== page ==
Listening to Stik Figa work this Kanye track over reminds one that 1) Kanye is not a very good rapper and 2) quality production is half the battle, if not more, to creating a solid creative track. In a hurry? Skip the first minute of T-Pain's vocoder crooning, and go straight to Stik's verse.
MP3: (originally by Kanye West, feat. T-Pain)
Anyone make it out to Stik's performance at the Jackpot last night? Do share ...
We're going to be hearing about the New York Islanders' possible move to Kansas City until at least September. That's when New York will play an exhibition game at the Sprint Center. Until then, we'll be reading news stories like the one in yesterday's Kansas City Star or today's Long Island Business News.
But the stories contradict each other. The Star says the Islanders have an out. The Business News story calls the contract "iron clad." I'm pretty tired of all of the speculation, especially knowing these words of wisdom from Field of Schemes author Neil deMause: "You don't leave New York for Kansas City." deMause is probably right given the NHL's lack of success in Midwestern markets. What good does an empty but new arena with 72 corporate suites do when everyone's broke?
I just can't help but think of Kansas City as the fat girl that the NHL is using for practice sex.
Richard Tripp is having a bad run of luck.
Tripp, as some of you may know, runs an organization called Care of Poor People. Twice a year, around Thanksgiving and Easter, with the help of tons of volunteers, he puts on an enormous potluck dinner and lays out tables and tables of donated clothes and toiletries. Sometimes a band plays. It's a party, and lots of poor people walk away with some much-needed supplies.
If you see the guy in the photo on the right, don't tell him that Dateline's Chris Hansen and the Perverted Justice crew are waiting to catch a predator.
Seriously, when I saw this story on Fox 4, my first thought was this guy's totally taking his stolen sixer of Mike's Hard Lemonade and six cartons of smokes to rendezvous with some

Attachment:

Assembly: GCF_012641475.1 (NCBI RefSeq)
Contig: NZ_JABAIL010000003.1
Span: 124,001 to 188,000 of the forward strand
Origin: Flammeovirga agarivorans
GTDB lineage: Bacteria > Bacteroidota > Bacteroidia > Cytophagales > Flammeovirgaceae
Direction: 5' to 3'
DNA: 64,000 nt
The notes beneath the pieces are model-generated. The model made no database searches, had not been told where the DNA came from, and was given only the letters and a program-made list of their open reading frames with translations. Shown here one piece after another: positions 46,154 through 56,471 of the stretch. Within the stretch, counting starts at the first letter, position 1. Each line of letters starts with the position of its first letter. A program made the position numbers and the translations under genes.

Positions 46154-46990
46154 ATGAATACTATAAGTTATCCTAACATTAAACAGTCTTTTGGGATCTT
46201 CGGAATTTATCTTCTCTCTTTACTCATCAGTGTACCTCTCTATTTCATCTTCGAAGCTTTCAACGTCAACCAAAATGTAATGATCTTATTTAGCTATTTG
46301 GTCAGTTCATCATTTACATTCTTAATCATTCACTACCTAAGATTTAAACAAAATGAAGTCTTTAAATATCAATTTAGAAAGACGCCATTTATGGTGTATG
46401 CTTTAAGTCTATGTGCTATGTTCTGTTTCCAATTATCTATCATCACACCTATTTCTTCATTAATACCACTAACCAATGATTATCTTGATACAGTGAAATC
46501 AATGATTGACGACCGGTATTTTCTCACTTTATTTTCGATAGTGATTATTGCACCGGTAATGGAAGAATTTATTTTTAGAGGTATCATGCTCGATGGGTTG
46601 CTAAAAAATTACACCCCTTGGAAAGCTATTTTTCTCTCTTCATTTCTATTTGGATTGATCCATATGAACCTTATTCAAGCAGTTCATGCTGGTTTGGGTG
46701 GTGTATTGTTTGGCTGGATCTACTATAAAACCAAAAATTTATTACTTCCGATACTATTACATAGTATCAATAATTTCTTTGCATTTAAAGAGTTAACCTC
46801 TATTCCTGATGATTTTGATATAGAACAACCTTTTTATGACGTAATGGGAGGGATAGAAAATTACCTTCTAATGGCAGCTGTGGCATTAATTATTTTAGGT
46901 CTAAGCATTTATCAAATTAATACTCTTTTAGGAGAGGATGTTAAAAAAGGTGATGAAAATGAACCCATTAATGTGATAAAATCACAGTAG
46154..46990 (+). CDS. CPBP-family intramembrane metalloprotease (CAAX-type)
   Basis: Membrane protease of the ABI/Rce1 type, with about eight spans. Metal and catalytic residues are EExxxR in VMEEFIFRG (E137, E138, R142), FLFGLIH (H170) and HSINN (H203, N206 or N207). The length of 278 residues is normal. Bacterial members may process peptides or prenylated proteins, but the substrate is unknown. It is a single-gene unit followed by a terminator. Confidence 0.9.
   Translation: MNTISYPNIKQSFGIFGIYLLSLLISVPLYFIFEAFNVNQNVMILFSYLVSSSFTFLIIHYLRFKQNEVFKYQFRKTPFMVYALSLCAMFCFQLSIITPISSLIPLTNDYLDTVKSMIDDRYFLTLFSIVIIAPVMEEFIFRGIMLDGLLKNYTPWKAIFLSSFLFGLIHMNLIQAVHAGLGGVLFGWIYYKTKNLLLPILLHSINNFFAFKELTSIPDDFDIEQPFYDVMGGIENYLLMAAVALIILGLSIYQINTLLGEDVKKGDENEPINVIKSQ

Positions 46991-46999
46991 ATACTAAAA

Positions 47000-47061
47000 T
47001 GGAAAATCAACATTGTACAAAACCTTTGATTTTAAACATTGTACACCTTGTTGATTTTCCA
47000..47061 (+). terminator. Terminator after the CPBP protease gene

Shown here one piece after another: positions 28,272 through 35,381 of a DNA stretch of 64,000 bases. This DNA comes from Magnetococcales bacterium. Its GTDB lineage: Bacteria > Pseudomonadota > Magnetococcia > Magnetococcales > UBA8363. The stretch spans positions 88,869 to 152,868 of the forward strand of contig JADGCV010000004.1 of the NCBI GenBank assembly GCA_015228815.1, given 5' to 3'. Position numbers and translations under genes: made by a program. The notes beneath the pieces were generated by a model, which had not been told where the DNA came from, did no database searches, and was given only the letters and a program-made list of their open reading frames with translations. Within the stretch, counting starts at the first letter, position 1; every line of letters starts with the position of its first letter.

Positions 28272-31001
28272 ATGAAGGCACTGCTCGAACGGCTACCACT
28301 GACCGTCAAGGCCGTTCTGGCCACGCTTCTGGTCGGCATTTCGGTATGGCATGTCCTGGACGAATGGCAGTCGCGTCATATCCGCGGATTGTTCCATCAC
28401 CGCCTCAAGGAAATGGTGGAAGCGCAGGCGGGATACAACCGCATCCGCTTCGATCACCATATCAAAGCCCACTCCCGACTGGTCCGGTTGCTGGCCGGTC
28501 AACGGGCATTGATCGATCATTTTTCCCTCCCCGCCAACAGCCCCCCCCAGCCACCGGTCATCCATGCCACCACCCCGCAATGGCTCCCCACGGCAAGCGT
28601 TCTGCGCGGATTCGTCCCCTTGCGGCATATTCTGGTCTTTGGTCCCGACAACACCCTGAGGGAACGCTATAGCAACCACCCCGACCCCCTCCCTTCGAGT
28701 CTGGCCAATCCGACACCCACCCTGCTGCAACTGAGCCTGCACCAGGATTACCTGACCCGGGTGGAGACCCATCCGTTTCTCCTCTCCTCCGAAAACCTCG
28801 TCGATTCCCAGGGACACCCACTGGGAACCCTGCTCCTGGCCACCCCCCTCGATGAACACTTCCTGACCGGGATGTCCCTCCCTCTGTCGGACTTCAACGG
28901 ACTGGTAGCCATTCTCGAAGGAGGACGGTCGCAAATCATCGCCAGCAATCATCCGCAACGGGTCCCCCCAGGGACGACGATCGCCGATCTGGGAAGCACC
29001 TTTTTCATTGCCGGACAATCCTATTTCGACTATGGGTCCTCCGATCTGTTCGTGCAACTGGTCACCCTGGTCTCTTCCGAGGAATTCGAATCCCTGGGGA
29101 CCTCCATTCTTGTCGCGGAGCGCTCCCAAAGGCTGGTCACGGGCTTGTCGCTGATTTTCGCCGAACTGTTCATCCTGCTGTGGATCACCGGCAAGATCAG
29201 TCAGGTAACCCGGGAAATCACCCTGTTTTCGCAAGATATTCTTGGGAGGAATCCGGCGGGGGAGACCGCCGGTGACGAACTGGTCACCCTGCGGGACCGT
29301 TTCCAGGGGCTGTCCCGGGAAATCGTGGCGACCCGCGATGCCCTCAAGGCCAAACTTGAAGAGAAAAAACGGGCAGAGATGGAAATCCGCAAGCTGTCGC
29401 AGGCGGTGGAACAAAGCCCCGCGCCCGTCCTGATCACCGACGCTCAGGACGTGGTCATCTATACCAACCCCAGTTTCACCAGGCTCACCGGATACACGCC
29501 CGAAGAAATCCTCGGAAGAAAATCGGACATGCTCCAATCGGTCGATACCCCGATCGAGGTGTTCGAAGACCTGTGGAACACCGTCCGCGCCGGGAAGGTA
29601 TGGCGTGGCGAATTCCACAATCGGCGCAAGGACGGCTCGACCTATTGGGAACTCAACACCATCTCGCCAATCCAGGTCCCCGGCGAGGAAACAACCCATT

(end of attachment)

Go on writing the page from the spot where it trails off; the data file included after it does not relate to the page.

14-year-old girl fat 40-year-old guy that he's been graphically chatting with. Who steals a six-pack of Mike's? She He didn't ask for wine coolers? I can hear Hansen now. "Have a seat there. I want to ask you some questions."
It's your lucky day, kids of artistic breed!
In a rather unorthodox but totally cool pairing, Raleigh, NC band Annuals is giving away tickets to their shows, along with a "gift from" a museum near you.
Between now and Monday, March 2, when the band plays the Record Bar, you can register to win two tickets to the show plus a gift certificate to use at the Kemper Museum of Contemporary Art gift shop. (Museum admission is free.)
Enter the contest at the Annuals site.
And whether art museums are your thing or not, grab this free MP3 from the band's latest album, Such Fun.
MP3: Annuals, "Confessor"
Local PBS affiliate KCPT Channel 19 announced today that Kliff Kuehl (pictured) has been hired as the station's new president and CEO. The deal ends an eight-month search to replace Victor Hogstrom. Kuehl starts April 6.
To work here, 47-year-old Kuehl leaves behind PBS station KNPB in Nevada. Before he shot shows in Reno just to watch them die, he ran the PBS affiliate in Waco, Texas, where he's from. (The Star's reliable Aaron Barnhart gets Kuehl's CV out of the file cabinet in more detail, though he leaves out the Rotary Club.)
A look at KNPB's programming schedule shows that out west, pledge-drive types like their shows a little more rugged. But the station also caters to more sensitive souls. For example, there's The Beauty of Oil Painting, in which, the station's Web site promises, "Gary and Kathwren Jenkins guide viewers through the process of creating a beautiful floral painting from start to finish in each 30-minute
Public-affairs programming seems not to command the same priority in northern Nevada than it does here, so pay attention to what show you talk about next time you call in a pledge to KCPT. Otherwise, Kansas City Week in Review might make its guests pick up a brush and interpret the news on canvas instead of through tight, Midwestern-polite smiles while host Nick Haines asks for "a little bit of color."